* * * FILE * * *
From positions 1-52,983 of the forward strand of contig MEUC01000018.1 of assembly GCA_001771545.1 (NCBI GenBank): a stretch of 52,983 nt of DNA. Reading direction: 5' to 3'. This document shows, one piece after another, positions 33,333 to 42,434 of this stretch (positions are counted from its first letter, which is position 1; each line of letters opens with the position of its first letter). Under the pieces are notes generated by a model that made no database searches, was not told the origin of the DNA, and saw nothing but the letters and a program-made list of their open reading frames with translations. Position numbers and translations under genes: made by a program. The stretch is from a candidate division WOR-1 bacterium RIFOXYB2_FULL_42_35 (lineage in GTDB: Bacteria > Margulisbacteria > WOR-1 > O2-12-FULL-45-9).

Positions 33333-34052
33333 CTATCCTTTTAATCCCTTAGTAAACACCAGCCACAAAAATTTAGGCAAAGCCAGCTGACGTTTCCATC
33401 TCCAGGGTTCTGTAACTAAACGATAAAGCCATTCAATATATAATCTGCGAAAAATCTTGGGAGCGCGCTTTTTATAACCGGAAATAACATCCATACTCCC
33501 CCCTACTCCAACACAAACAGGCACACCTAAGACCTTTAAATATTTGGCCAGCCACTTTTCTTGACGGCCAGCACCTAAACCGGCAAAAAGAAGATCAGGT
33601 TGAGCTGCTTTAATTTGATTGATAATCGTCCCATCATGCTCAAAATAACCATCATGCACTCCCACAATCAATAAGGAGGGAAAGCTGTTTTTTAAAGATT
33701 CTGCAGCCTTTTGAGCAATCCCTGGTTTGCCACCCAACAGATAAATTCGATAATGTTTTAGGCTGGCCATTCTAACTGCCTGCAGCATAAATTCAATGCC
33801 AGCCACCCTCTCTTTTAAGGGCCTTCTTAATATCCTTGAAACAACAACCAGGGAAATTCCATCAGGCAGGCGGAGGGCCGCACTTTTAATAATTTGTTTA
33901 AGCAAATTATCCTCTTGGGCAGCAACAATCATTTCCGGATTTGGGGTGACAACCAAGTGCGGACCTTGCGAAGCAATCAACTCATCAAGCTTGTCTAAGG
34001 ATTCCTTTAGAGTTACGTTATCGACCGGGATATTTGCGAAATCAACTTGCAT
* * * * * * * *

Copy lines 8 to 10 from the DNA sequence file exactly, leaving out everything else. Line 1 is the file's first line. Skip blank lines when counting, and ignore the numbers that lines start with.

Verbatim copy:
33801 AGCCACCCTCTCTTTTAAGGGCCTTCTTAATATCCTTGAAACAACAACCAGGGAAATTCCATCAGGCAGGCGGAGGGCCGCACTTTTAATAATTTGTTTA
33901 AGCAAATTATCCTCTTGGGCAGCAACAATCATTTCCGGATTTGGGGTGACAACCAAGTGCGGACCTTGCGAAGCAATCAACTCATCAAGCTTGTCTAAGG
34001 ATTCCTTTAGAGTTACGTTATCGACCGGGATATTTGCGAAATCAACTTGCAT